I'm with Robert V. P....I use the same lexan spoon he does, and am completely content. I like the deep bowl on it, and it has some good capacity for scooping. It's an odd size for measuring though, being 2/3 of a Tablespoon.

I carefully shave the "sprue" line off my lexan ware, or use sandpaper, until its nice and smooth. That line between the top and bottom molds can be sharp.

Edited by Bolster on 08/27/2013 17:55:45 MDT.

Thomas Willard
(TomW) - M

Locale: Mystic, CT
Spoon on 08/31/2013 11:24:16 MDT Print View

I have a long handled S2S ti spoon. When I was using a canister stove, I stored it in my FBC cozy. When I went to a system where everything fits in my pot, I filed it down to fit inside (shaved 0.2oz off the weight). It's not long handled anymore and sometimes I get food on my knuckles when I stir but I do like knowing it's inside my kit.

M B
(livingontheroad) - M
no spoon. on 08/31/2013 16:57:56 MDT Print View

If you do freezer bag cooking, kneading works to mix things up.

tear the bottom corner off ziplock and squeeze the food into your mouth works pretty good.

Roger Dodger
(RogerDodger) - F

Locale: Wess Siide
Re: no spoon. on 09/01/2013 11:44:27 MDT Print View

that's such a great idea, "whipped cream pastry chef" style.
I can't stop laughing imaging it. awesome.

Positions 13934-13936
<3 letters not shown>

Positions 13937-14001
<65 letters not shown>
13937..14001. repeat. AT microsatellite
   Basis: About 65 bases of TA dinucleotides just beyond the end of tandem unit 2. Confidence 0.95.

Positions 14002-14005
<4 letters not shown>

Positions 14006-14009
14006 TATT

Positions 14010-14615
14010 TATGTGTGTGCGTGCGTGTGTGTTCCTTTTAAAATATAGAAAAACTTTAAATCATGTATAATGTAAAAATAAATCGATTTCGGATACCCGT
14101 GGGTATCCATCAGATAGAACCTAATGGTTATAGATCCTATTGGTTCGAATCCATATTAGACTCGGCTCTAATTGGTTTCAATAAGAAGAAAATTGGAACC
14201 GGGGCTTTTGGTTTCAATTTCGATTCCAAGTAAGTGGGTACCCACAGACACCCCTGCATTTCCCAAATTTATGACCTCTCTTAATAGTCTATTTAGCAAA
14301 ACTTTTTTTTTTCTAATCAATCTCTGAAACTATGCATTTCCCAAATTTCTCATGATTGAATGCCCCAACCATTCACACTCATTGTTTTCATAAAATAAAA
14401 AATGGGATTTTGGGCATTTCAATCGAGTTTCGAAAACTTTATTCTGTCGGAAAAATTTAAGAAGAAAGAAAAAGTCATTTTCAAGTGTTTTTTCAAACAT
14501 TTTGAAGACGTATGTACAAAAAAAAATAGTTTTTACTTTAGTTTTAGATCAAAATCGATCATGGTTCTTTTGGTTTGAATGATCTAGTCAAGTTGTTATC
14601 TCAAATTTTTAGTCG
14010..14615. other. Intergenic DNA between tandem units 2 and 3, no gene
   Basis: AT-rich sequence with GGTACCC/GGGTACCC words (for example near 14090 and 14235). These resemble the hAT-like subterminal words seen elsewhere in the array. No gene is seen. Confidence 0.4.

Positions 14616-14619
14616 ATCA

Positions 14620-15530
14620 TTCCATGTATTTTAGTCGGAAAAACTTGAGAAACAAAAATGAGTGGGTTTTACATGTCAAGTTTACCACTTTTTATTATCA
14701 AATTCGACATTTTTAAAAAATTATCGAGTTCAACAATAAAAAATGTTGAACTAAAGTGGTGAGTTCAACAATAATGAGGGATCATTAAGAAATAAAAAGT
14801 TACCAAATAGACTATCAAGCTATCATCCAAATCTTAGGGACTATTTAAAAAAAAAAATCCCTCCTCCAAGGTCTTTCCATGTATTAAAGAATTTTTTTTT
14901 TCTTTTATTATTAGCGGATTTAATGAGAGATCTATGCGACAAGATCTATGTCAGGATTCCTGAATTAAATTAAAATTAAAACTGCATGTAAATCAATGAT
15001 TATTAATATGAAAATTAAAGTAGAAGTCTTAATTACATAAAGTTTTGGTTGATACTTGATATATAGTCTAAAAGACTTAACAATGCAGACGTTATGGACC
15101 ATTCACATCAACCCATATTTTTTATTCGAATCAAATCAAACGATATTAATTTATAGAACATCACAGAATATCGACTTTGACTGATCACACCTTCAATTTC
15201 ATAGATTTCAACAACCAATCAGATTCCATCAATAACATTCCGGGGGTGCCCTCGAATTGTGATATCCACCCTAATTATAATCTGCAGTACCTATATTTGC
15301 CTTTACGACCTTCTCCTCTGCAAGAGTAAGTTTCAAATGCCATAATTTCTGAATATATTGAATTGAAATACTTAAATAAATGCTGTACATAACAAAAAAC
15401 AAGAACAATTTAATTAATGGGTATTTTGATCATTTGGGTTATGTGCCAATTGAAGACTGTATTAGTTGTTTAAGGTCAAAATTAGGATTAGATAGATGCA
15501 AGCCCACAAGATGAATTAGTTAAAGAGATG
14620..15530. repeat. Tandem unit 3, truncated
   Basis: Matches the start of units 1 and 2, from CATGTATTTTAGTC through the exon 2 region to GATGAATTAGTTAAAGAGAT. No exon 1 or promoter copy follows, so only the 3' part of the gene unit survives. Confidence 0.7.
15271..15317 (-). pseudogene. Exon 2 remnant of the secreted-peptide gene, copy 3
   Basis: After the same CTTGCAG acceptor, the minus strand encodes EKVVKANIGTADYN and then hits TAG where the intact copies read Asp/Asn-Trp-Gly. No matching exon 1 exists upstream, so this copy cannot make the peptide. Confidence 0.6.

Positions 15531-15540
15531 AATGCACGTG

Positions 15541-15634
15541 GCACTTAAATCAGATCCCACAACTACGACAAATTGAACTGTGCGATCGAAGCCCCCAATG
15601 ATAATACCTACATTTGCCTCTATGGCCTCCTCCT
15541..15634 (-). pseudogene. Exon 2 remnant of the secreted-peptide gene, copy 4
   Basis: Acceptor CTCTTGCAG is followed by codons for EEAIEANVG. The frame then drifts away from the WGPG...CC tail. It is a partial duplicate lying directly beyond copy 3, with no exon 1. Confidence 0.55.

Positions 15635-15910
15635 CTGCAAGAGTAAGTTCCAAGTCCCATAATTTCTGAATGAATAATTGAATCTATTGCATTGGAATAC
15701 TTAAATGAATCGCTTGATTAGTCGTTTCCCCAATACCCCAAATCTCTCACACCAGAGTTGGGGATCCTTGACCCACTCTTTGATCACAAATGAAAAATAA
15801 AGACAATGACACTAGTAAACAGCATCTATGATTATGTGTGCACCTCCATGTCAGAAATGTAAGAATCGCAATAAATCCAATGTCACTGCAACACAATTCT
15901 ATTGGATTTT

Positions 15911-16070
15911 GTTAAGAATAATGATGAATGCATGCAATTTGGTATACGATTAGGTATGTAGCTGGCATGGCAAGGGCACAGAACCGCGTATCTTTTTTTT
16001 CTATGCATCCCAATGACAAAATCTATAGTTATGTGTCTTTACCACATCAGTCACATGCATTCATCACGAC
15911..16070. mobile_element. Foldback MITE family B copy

Larry De La Briandais
(Hitech) - F

Locale: SF Bay Area
It's just a spoon and fork mated together. on 09/19/2013 18:51:21 MDT Print View

Someone needs to make this in a long handled version. I want one of these:

http://www.rei.com/product/781529/rei-campware-long-spoon

With a fork on the other end! Is that so much to ask for? The cashier at REI thought it was a good idea too! ;^)

Daniel Pittman
(pitsy) - M

Locale: Central Texas
Re: Spoon heresy on 09/19/2013 19:26:37 MDT Print View

I use an MSR titanium spoon. Long handle hits the bottom of the PB jar just fine, and can't get lost under the surface when cooking in or eating from my Titan kettle. Light enough, easy to clean, not poke-y. It's my go-to utensil at home and outside.

Greg Pehrson
(GregPehrson) - MLife

Locale: playa del caballo blanco
from the drawer on 09/19/2013 19:46:06 MDT Print View

Weigh one of those spoons from your drawer before you toss that idea. You might be pleasantly surprised. I did recently and found it 0.1 oz lighter than my MSR Ti spoon with weight-reduction holes and the pokey tool end.

Derek M.
(dmusashe) - M

Locale: Pacific Northwest
I vote lexan spoons on 09/24/2013 01:59:01 MDT Print View